Bonanno states that many resilient individuals show no grief. He describes resilience as “the ability of adults in otherwise normal circumstances, who are exposed to an isolated and potentially highly disruptive event, such as the death of a close relation or a violent or life-threatening situation, to maintain relatively stable, healthy levels of psychological and physical functioning” as well as “the capacity for generative experiences and positive emotions.”

According to Martin Seligman, how human beings react to extreme adversity is normally distributed. On one end are the people who fall apart into PTSD, depression, and even suicide. Most people are in the middle, at first reacting with depression and anxiety symptoms, but within a month or so are (by physical and psychological measures) back where they were before the trauma. That is resilience.

On the other end are people who show post-traumatic growth. They, too, first experience depression and anxiety, often exhibiting full-blown PTSD. However, within a year, they are better off than they were before the trauma. These are the people of whom Friedrich Nietzche said, “that which does not kill us makes us stronger.”

I have found that mourning is not a linear process. It is not on a continuum. It seems to resemble the rings of a tree better than a straight line. Grief and trauma are often layered. You are the sum of everything that has ever happened to you, and new experiences can trigger old wounds.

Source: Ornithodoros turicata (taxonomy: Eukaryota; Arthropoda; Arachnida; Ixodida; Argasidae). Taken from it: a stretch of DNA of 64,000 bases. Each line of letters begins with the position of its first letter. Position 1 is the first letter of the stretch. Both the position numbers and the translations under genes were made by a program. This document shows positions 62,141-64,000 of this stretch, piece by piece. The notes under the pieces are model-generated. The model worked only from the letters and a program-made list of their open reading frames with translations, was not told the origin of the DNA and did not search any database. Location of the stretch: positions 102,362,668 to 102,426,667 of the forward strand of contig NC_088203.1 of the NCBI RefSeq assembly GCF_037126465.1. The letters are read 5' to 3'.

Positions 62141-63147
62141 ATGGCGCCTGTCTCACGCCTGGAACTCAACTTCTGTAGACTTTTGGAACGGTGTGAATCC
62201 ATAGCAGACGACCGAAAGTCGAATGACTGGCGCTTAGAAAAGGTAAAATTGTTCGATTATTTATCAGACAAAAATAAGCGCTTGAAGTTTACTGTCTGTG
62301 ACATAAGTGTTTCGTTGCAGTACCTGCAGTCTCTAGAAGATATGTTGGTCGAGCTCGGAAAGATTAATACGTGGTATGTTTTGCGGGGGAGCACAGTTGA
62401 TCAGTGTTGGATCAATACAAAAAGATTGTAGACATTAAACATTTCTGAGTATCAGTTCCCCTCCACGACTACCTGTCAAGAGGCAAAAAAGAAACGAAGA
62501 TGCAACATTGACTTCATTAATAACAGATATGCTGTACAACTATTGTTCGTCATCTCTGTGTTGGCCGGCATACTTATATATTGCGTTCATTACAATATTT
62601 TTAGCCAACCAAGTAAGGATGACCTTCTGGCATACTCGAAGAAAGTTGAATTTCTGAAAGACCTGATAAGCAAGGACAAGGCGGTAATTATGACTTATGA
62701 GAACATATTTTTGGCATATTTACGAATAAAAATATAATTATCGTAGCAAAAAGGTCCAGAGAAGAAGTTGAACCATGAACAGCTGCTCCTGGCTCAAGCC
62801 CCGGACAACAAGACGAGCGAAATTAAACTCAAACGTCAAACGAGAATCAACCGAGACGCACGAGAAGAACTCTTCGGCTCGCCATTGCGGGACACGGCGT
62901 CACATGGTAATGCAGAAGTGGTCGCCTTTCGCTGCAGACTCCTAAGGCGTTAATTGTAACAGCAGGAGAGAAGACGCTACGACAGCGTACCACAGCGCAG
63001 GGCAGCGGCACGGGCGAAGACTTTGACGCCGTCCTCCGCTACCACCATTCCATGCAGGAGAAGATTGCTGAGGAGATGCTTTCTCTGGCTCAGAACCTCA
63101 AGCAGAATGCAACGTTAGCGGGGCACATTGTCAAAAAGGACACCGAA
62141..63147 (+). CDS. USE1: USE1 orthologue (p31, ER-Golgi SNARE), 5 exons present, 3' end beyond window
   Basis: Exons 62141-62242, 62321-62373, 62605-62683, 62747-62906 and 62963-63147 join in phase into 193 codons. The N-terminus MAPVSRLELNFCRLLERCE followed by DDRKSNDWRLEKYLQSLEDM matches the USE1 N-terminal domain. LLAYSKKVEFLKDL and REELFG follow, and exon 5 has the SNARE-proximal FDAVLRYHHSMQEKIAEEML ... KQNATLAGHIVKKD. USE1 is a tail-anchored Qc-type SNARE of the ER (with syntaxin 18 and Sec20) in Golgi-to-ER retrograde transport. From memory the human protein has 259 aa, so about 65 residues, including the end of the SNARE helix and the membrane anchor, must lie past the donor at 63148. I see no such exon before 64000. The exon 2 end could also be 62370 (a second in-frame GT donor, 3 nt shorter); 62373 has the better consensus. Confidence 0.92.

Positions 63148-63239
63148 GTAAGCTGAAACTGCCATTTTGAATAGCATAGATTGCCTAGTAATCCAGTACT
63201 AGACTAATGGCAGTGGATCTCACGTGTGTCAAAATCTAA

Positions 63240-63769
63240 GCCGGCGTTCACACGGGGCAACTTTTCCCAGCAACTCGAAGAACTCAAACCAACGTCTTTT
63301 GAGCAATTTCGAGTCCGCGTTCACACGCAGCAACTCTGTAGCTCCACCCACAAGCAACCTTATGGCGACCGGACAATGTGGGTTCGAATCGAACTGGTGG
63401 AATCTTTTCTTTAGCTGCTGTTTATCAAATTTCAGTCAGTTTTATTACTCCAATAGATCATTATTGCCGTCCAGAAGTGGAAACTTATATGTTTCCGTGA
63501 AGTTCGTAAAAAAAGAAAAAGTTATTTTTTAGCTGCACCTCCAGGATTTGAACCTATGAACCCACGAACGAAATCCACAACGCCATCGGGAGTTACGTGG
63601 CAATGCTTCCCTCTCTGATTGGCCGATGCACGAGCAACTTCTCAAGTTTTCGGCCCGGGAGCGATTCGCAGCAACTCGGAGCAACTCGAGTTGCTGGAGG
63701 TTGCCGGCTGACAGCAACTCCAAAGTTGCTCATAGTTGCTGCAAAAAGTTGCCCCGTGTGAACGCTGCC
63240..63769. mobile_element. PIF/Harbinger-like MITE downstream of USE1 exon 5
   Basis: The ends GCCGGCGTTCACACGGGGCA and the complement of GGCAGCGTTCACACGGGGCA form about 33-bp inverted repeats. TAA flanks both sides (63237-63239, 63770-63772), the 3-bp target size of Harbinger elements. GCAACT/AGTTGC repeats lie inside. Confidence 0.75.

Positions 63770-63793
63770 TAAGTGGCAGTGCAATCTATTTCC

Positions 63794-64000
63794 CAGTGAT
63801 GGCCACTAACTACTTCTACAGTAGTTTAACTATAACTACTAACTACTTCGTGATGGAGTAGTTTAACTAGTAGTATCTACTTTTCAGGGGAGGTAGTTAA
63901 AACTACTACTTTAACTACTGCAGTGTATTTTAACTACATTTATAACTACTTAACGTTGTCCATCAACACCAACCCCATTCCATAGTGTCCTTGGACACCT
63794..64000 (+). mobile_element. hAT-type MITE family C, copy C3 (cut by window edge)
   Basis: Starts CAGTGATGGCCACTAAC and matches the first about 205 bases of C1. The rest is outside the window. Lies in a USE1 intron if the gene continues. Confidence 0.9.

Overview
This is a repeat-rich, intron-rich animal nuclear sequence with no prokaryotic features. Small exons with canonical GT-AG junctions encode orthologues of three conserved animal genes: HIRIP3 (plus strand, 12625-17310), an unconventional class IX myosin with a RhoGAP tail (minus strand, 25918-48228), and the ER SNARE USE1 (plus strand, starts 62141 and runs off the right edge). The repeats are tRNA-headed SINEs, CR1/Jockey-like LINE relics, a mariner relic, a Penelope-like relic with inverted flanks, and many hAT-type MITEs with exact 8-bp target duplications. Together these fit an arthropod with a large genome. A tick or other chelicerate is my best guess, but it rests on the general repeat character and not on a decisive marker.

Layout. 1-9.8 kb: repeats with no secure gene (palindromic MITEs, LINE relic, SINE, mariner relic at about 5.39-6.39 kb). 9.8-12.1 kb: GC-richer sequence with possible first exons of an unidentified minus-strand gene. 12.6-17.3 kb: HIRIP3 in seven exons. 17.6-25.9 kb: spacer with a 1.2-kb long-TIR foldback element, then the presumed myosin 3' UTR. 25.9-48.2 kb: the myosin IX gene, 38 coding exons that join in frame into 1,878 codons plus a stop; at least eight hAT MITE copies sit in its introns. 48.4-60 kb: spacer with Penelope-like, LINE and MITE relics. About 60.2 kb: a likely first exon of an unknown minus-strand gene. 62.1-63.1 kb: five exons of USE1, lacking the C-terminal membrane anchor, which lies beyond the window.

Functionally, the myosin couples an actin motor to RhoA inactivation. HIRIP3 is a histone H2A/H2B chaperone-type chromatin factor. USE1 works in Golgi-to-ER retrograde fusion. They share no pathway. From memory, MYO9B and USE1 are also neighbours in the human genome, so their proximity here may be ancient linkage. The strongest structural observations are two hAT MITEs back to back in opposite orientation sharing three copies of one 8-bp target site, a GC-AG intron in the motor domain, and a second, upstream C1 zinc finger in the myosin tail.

Aggravating factors brought about by a prolonged pandemic, and the fallouts around that have never been present to the extent that it is currently. The list is long: it includes the changes that have been made to end-of-life services and processes, palliative care, and funeral arrangements.

Also concerning is that self-isolation might have to happen due to cultural or funeral rituals such as washing, dressing, kissing, and holding the deceased’s body. The loss of future celebrations, loss of certainty, and anticipated loss – the fear that someone else may be lost – all contribute as well.

Techniques which can facilitate emotional healing

  • Self-care is pivotal: if you are physically unable to function, you will not manage any responsibilities whatsoever. Self-care includes avoiding stimulants like alcohol and caffeine, eating small meals regularly, hydrating, practicing good breathing techniques, journaling, exercising, talking to someone, sleeping for seven hours, and meditating. 
  • According to Martin Seligman, the building blocks for resilience and growth are positive emotion, engagement, relationships, meaning, and accomplishment (PERMA). Build resilience by connecting with others, learn a new skill, which might give you confidence, give to others (charity feels good!), be mindful, make lists, plan something positive for the future. 
  • Focus by using time management techniques such as the Pomodoro, cut tasks into smaller units, and take breaks.